From NRF 2019: Personalized Fulfillment’s Role in the New Retail Customer Experience

January 31, 2019 by Omar Akilah

NRF 2019 New Retail

In January, the NRF Big Show kicked off in New York City. 30,000 attendees, including global retailers, industry pundits, and vendors from all over the world came to hear insights from the intersection of retail and technology. Now that the dust has settled on the main stage and I’ve had time to internalize all the incredible content and learnings, one thing is clear: It’s all about new retail’s customer experience.

On day 1, Sucharita Kodali, VP & Principal Analyst at Forrester stressed the importance of integrating inventory and customer location early in the funnel to improve the new retail customer experience and influence buying. She highlighted features such as buy online and pick up in store (BOPUS) and same day delivery — shown as early as on the product details page — are now table stakes for retail. Target was showcased for their ability to pivot and offer immersive omnichannel capabilities blending online and store experiences. The big question is how? Amazon and Walmart, with vertically integrated technology stacks, are able to test new features that influence the customer experience, A/B test, and continuously evolve. Target is also capable in this space, but like many other brick and mortar retailers, had an IT landscape full of packaged solutions that didn’t do the trick. They solved this issue by externalizing inventory, availability, & promising, similarly to Petco. The common theme: technology has to enable the new retail business strategy vs. hinder it. In this case, intelligence is required to determine where inventory is and how much is available to sell relative to where customers are. This isn’t as easy as you might think. Retailers must be hyper-focused on local inventory availability and customer location intelligence as the foundational building block to converting more sales in new retail.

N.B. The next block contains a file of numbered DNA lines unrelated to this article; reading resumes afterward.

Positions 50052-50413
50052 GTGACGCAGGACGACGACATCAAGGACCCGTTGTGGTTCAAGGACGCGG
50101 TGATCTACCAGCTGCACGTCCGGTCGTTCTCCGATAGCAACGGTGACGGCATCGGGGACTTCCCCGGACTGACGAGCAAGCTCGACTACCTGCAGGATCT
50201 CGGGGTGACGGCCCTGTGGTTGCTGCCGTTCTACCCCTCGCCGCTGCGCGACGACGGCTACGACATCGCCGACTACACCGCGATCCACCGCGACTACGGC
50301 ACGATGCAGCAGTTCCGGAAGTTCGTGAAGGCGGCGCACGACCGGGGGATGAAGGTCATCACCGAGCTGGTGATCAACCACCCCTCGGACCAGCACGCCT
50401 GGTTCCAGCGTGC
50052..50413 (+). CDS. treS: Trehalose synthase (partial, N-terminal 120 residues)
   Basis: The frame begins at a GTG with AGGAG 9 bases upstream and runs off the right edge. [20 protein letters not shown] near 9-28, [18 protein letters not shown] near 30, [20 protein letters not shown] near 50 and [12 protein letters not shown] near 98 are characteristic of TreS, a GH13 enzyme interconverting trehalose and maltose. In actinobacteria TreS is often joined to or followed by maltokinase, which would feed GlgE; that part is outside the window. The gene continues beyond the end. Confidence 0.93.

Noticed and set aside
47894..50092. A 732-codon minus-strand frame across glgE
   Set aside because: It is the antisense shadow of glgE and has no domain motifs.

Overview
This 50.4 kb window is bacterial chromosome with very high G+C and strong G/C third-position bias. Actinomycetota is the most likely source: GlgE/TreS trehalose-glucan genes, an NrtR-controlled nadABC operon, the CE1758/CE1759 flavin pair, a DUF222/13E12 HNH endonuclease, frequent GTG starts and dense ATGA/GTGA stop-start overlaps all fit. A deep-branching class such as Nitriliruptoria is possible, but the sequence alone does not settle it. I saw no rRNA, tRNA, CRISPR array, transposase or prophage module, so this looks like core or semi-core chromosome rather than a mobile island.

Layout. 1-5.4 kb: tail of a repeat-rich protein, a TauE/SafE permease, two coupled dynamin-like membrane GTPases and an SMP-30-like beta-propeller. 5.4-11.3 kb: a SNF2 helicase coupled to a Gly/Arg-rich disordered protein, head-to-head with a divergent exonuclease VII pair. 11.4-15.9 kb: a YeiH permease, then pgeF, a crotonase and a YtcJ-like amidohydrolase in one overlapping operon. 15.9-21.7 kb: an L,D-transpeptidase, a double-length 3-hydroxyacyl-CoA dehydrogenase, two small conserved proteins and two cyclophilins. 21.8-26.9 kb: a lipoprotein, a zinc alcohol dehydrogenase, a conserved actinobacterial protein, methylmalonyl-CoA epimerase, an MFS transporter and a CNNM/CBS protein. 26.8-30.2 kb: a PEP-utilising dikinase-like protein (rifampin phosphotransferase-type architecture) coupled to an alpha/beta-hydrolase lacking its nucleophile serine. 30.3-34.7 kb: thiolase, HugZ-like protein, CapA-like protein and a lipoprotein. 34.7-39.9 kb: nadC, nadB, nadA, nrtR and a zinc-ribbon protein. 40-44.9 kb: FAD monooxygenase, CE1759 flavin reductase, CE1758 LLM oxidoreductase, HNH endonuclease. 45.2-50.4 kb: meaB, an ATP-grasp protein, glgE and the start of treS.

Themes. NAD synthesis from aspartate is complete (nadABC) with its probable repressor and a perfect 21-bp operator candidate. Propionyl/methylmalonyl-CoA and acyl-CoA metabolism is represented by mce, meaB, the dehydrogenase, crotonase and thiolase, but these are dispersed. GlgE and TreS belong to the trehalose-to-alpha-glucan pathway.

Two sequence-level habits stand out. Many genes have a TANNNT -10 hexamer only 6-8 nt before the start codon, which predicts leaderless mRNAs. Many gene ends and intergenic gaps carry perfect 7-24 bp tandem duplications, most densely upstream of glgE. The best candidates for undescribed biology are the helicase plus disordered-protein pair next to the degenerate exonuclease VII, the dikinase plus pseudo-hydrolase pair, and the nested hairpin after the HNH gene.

On day 2, we heard Brian Cornell, CEO of Target, highlighting the 4 keys of success in new retail and they are customers, stores, technology, and — you guessed it — fulfillment. He shared the aggressive investments they’re making to regain their leadership position by leveraging their store assets to deliver the new retail experience. Here, stores function not only as physical retail locations but also as fulfillment centers. As a previous leader of the Target Transformation Team, available to promise (ATP), I will tell you that Target was able to accelerate their transformation by migrating from an ecosystem of IT packaged solutions to highly performant, flexible, and extensible technology solutions. This allowed their IT group to support their growth and realize the business strategies highlighted by Brian. What about everyone else? Well, I’m convinced retailers of all sizes can answer the call of the new consumer — and it isn’t to throw away what you have and start over — it’s to augment your solutions with the right technologies. Fulfillment is the fourth leg of the stool in new retail alongside brand, product/assortment, and price, and should have its own technology stack that drives the features and capabilities retailers need to offer their customers.

In summary, to influence buying and transform your experiences, key fulfillment features (e.g., BOPUS, ship from store, same day delivery, etc.) should be weaponized and used as differentiators. Knowing where your customer is and how you can best serve them (with your current assets and capabilities) is critical. This can be difficult given the use of traditional packaged software and the need to blend in-store and digital experiences required for new retail. The new retail experience is one that needs to be fast and convenient, and it needs to be customer-centric — a concept we call personalized fulfillment. This is a new concept and technology platform that enables retailers to provide the new retail customer experience and execute business strategies to improve and influence customer behavior (i.e., more clicks of the buy button). At NRF, we finally heard retailers and analysts alike stress the importance of making personalized fulfillment table stakes in the new retail experience. Without a focus on enabling it, today’s shoppers will simply buy elsewhere.

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